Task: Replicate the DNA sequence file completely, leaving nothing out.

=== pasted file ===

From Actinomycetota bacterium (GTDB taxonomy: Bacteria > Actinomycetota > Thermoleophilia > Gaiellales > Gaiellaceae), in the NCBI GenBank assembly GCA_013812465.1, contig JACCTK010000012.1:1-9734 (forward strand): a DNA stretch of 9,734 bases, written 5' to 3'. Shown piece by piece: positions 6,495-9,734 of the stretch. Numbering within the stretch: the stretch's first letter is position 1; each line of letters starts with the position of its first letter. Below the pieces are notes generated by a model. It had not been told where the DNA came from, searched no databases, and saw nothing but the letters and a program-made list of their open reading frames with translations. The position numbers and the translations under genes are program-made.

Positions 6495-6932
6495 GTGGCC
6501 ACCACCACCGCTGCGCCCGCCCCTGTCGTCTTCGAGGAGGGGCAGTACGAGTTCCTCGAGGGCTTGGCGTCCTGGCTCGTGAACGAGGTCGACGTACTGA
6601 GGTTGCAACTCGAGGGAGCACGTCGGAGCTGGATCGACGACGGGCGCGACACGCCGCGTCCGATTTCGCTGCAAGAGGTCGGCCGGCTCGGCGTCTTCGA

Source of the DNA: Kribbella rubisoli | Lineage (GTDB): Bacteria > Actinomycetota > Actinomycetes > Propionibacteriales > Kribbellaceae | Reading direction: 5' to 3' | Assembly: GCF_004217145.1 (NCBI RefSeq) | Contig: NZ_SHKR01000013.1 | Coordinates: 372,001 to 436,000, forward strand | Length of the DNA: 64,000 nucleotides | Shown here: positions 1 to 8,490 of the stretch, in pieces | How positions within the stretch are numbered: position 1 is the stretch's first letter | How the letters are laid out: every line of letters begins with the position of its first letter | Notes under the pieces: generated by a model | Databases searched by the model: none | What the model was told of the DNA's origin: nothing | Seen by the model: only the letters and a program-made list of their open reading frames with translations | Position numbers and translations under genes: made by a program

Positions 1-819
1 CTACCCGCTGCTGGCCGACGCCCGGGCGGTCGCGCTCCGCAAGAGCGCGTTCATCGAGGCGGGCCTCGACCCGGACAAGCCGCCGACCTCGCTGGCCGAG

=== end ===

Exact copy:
From Actinomycetota bacterium (GTDB taxonomy: Bacteria > Actinomycetota > Thermoleophilia > Gaiellales > Gaiellaceae), in the NCBI GenBank assembly GCA_013812465.1, contig JACCTK010000012.1:1-9734 (forward strand): a DNA stretch of 9,734 bases, written 5' to 3'. Shown piece by piece: positions 6,495-9,734 of the stretch. Numbering within the stretch: the stretch's first letter is position 1; each line of letters starts with the position of its first letter. Below the pieces are notes generated by a model. It had not been told where the DNA came from, searched no databases, and saw nothing but the letters and a program-made list of their open reading frames with translations. The position numbers and the translations under genes are program-made.

Positions 6495-6932
6495 GTGGCC
6501 ACCACCACCGCTGCGCCCGCCCCTGTCGTCTTCGAGGAGGGGCAGTACGAGTTCCTCGAGGGCTTGGCGTCCTGGCTCGTGAACGAGGTCGACGTACTGA
6601 GGTTGCAACTCGAGGGAGCACGTCGGAGCTGGATCGACGACGGGCGCGACACGCCGCGTCCGATTTCGCTGCAAGAGGTCGGCCGGCTCGGCGTCTTCGA

Source of the DNA: Kribbella rubisoli | Lineage (GTDB): Bacteria > Actinomycetota > Actinomycetes > Propionibacteriales > Kribbellaceae | Reading direction: 5' to 3' | Assembly: GCF_004217145.1 (NCBI RefSeq) | Contig: NZ_SHKR01000013.1 | Coordinates: 372,001 to 436,000, forward strand | Length of the DNA: 64,000 nucleotides | Shown here: positions 1 to 8,490 of the stretch, in pieces | How positions within the stretch are numbered: position 1 is the stretch's first letter | How the letters are laid out: every line of letters begins with the position of its first letter | Notes under the pieces: generated by a model | Databases searched by the model: none | What the model was told of the DNA's origin: nothing | Seen by the model: only the letters and a program-made list of their open reading frames with translations | Position numbers and translations under genes: made by a program

Positions 1-819
1 CTACCCGCTGCTGGCCGACGCCCGGGCGGTCGCGCTCCGCAAGAGCGCGTTCATCGAGGCGGGCCTCGACCCGGACAAGCCGCCGACCTCGCTGGCCGAG